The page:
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Topic: 1909 in film

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In the News (Tue 23 Jul 19)

  Film History Before 1920
Films were increasingly being shown as part of vaudeville shows, variety shows, and at fairgrounds or carnivals.
The six-minute narrative film combined re-enacted scenes and documentary footage, and was dramatically edited with inter-cutting between the exterior and interior of a burning house.
The film also included exterior scenes, chases on horseback, actors that moved toward (and away from) the camera, a camera pan with the escaping bandits, and a camera mounted on a moving train.
www.filmsite.org /pre20sintro.html   (3731 words)

 Nerone (1909)   (Site not responding. Last check: 2007-10-31)
This film may only appeal to fans of early silent cinema, but I thought it was interesting.
But these characteristics were typical of most other films of the period, and Nerone has a visual richness that is unusual for the time.
By today's standards the film may seem tame, but audiences of the period were thrilled by Italian spectacles like these, especially the later ones which were much longer and much more spectacular.
www.imdb.com /title/tt0188941   (289 words)

 screenonline: 1909 Cinematograph Act
The 1909 Cinematograph Act brought cinemas under local authority control and required them to be licensed.
The Act was designed to regulate public screenings of films and to ensure that cinemas were in a suitable physical state to screen films safely.
To make matters more complicated, because the Act did not mention the content of films, local authorities took it upon themselves to establish individual guidelines - with the result that material permissible in one region might well be censored in another.
www.screenonline.org.uk /film/id/593589/index.html   (256 words)

 scottlord- Swedish Film and the Svenska Filminstitutet
To present, the films of Sweden continue to contribute to the making of film being a creating of a form for the presentation of the content belonging to new and arising literatures, literature in front of the camera that is transcribed into screen literature.
films that are well known the audiences in the United States from arthouses or their first run but also films of exceptional quality that were only introduced to viewers in the United States during the advent of Cable Television.
Charles Magnusson, filmed in 1908, which can be included as part of his short participation in what could have been a cinema of attraction before his having established the tradition of narrative and the tradition of an inscription of place through the use of exterior locations in Swedish cinema.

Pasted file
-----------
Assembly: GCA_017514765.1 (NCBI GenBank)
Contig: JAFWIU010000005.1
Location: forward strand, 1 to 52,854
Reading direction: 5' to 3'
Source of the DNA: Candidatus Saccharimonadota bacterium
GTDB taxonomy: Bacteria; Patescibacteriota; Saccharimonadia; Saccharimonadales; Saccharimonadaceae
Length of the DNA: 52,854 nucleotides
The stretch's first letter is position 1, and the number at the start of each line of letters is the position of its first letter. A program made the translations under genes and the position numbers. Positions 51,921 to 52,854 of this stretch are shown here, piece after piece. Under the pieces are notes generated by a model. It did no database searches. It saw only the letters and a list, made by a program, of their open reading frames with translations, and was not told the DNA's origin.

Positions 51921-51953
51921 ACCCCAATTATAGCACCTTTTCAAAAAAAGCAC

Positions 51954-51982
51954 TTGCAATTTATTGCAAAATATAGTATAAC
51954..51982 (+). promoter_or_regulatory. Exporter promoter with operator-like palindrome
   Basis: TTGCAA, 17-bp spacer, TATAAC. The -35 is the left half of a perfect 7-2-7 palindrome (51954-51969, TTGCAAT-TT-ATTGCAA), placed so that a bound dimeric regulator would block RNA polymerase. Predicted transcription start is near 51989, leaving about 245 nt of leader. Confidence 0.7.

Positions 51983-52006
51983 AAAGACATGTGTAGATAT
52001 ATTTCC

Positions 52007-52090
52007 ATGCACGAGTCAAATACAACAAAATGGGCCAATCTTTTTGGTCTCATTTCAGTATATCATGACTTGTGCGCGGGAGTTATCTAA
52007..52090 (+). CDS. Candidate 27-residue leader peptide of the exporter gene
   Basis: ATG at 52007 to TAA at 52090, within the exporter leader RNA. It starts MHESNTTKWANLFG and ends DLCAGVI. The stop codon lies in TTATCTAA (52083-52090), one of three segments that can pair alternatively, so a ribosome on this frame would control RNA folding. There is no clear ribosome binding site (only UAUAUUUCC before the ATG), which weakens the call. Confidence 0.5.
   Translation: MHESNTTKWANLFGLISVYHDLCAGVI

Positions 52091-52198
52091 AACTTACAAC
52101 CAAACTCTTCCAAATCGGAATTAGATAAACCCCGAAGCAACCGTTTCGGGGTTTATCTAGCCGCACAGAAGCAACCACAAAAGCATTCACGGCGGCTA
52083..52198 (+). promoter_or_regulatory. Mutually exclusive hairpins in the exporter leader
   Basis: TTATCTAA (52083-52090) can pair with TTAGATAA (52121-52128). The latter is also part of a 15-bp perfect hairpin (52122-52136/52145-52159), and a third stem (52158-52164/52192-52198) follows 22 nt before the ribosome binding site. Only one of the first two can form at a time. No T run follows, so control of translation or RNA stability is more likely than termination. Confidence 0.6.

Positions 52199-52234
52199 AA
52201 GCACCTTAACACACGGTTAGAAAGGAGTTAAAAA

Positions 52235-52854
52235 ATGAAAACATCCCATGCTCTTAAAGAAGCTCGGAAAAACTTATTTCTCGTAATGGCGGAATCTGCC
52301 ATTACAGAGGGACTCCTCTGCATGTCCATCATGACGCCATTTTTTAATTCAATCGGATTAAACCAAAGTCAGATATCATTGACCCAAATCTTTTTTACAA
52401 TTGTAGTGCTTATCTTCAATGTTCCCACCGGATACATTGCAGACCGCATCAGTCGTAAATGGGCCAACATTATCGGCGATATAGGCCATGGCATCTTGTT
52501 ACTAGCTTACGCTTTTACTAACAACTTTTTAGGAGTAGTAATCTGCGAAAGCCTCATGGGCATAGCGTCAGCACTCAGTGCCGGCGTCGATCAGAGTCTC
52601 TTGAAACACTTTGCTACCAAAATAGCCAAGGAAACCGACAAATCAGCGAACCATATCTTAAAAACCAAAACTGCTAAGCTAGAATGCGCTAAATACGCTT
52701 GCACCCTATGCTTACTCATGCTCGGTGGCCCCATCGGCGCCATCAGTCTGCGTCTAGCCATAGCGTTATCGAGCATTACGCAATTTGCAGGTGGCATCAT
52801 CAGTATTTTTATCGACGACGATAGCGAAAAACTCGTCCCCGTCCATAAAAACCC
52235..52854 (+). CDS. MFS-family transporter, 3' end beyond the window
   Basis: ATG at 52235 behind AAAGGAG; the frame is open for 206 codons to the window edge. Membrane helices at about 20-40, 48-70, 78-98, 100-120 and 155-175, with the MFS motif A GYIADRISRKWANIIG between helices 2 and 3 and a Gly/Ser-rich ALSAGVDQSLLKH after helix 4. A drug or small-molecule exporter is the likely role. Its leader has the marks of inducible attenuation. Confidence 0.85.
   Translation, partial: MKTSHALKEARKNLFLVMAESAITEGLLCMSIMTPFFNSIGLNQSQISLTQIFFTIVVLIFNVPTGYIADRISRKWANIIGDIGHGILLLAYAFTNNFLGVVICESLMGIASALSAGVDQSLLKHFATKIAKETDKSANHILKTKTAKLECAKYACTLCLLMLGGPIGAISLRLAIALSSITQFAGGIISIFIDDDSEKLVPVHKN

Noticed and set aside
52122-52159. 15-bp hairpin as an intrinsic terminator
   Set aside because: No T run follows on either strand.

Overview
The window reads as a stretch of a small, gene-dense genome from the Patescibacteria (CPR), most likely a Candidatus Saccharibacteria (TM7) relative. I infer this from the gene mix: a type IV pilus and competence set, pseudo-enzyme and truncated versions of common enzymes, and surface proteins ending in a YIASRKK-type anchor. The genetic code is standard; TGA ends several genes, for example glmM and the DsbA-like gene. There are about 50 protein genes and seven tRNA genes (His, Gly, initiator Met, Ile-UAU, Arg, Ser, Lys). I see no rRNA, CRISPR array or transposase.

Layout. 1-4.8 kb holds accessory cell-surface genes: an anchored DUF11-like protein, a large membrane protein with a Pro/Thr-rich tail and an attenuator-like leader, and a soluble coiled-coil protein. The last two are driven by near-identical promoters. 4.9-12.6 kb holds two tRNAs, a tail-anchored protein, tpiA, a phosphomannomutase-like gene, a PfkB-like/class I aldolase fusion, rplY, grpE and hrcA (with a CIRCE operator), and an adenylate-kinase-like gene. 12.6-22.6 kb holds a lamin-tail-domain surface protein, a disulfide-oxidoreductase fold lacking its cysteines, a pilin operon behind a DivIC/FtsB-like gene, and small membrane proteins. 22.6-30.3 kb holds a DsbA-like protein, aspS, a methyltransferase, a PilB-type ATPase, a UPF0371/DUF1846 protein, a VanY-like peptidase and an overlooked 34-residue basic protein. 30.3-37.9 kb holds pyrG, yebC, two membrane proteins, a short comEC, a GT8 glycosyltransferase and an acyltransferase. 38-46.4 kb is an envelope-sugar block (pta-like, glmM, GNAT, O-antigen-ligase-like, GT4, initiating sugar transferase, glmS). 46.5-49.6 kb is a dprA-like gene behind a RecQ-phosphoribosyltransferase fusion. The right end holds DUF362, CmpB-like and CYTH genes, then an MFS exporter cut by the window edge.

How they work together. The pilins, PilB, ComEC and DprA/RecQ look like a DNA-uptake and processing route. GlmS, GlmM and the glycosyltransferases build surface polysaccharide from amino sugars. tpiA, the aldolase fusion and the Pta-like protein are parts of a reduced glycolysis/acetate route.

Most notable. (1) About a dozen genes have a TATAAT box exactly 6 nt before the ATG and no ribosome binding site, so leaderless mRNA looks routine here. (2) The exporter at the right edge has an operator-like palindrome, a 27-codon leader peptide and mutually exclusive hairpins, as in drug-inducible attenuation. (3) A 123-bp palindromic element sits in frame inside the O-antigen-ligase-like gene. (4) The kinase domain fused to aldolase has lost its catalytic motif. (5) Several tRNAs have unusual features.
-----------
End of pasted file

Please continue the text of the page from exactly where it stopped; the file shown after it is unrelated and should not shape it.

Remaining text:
www.geocities.com /lord02141/scottlord.html   (3552 words)

 The Feature Film | History of the American Cinema
When the "feature film" was first marketed, it meant a special film, a film with something that could be featured in advertising as something out of the ordinary run.
In 1909 a feature film was 1,000 feet long or a little less, running from fifteen to twenty minutes at its slowest speed.
The move to the long feature film, then, could be construed as another way for producers to have more control, a stronger voice in the consumption of their product.
www.bookrags.com /research/the-feature-film   (392 words)

 The Silent Westerns
However, to suggest that there are no films which attempt to treat the subject in a serious manner ignores some of the evidence, particularly during the silent film era.
Interestingly, most of these early films were not violent tales of battle with white soldiers or massacres of pioneer families, but rather stories of life within the Indian community, albeit as white directors imagined that life.
In his 1909 film The Indian Runner's Romance a brave must rescue his tortured girlfriend from the outlaws who are holding her to obtain the secret of some valuable mines.
xroads.virginia.edu /~HYPER/HNS/Westfilm/indian.htm   (1063 words)

 In Depth: The Wrights on Film
These films serve today as they did then—as proof that the Wrights truly achieved all they had claimed.
Orville's flights at Fort Myer in 1908 and 1909 were the Wrights' debut in America.
The flights of 1909 were filmed, and are shown here in two separate clips.
www.centennialofflight.gov /wbh/wr_experience/film/html/oandw.htm   (104 words)

 Kinemacolor - President William Howard Taft   (Site not responding. Last check: 2007-10-31)